ATLANTIC BEACH — Noble Short, 12, a rising seventh-grader at Broad Creek Middle School, is interested in becoming a firefighter.
“I want to help save people’s lives and firefighters help people out a lot,” Noble said during a visit Monday to the Atlantic Beach Fire Department.
He’s among a group of students who are experiencing emergency services and law enforcement firsthand this week as part of Camp 911. The camp is being held Monday through Thursday at Carteret Community College and various emergency services and law enforcement agencies. The camp was open to children ages 10 to 13.
The annual summer camp is geared to students interested in emergency services careers, including firefighting, emergency medical services and law enforcement.
Kevin White, fire and rescue coordinator for CCC and part-time Atlantic Beach firefighter, said the camp has two main goals, exposing students to emergency services careers and helping them be more comfortable with emergency services personnel in the event of a crisis.
“We’re hoping this will spark an interest in public safety and that they’ll get a better idea of what firefighters, EMS and first-responders do,” Mr. White said.
Another plus of the camp is students become certified in CPR and learn how to recognize and handle other common medical emergencies, such as assisting choking victims.
Deputy Chief Casey Arthur with the Atlantic Beach Fire Department, who gave students a tour Monday, said he was glad to see students learning about emergency services careers at an early age.
“When you train them from an early age about what to do in an emergency they remember these things for a long time,” Deputy Chief Arthur said. “We also hope this will spark an interest in becoming a firefighter or EMT.”
Many of the students attending the camp were interested in an emergency services career and some had family members working in the field.
Rising Morehead City Elementary School fifth-grader Charli Sommer, 10, said she wants to become a firefighter.
“I have an uncle in the fire department in New York City,” she said. “I also have an interest in law enforcement. I think it would be neat to help a lot of people in different places.”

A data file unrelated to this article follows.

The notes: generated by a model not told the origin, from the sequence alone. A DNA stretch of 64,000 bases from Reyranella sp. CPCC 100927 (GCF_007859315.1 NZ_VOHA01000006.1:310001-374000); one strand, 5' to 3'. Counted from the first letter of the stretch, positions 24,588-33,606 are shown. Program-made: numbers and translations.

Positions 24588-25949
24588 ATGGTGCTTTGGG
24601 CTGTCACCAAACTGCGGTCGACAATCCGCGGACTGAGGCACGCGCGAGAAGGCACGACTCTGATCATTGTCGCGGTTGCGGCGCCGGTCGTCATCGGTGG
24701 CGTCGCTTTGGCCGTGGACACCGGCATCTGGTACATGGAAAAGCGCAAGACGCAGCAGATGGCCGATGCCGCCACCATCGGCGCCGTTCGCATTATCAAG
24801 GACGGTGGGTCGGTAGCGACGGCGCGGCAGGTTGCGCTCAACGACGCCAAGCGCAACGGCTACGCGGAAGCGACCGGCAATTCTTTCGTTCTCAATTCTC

Rising Morehead City Middle School sixth-grader Hudson White, 11, said he’s leaning toward becoming a paramedic.
“I want to help people during their time of need,” Hudson said.
Rising Morehead City Middle School seventh-grader Mallory Clairmont, 13, also has an interest in the medical profession.
“I did this camp last year and thought it was a great experience,” Mallory said. “My mom is a nurse and works at the hospital, so I want to learn as much as I can.”
By the end of the camp, students will have plenty to think about thanks to being exposed to a variety of career options.
On Monday, students toured the ABFD and Morehead City Police Department. During their visit to the fire department, students were treated to a brief tour of the fire house, learning how to properly dress out in fire gear and handle the high-pressure hoses used by firefighters.
They also toured Carteret County Communications Center.
Tuesday, students toured the Morehead City Fire Department and Atlantic Beach Police Department.
Wednesday, students were scheduled to learn about rescue diving and water safety at the Sports Center in Morehead City.
Thursday, students will spend the day learning CPR and first aid techniques in the Wayne West Building at the college. Those who complete the day also earn CPR certification.
Contact Cheryl Burke at 252-726-7081, ext. 255; email Cheryl@thenewstimes.com; or follow on Twitter @cherylccnt.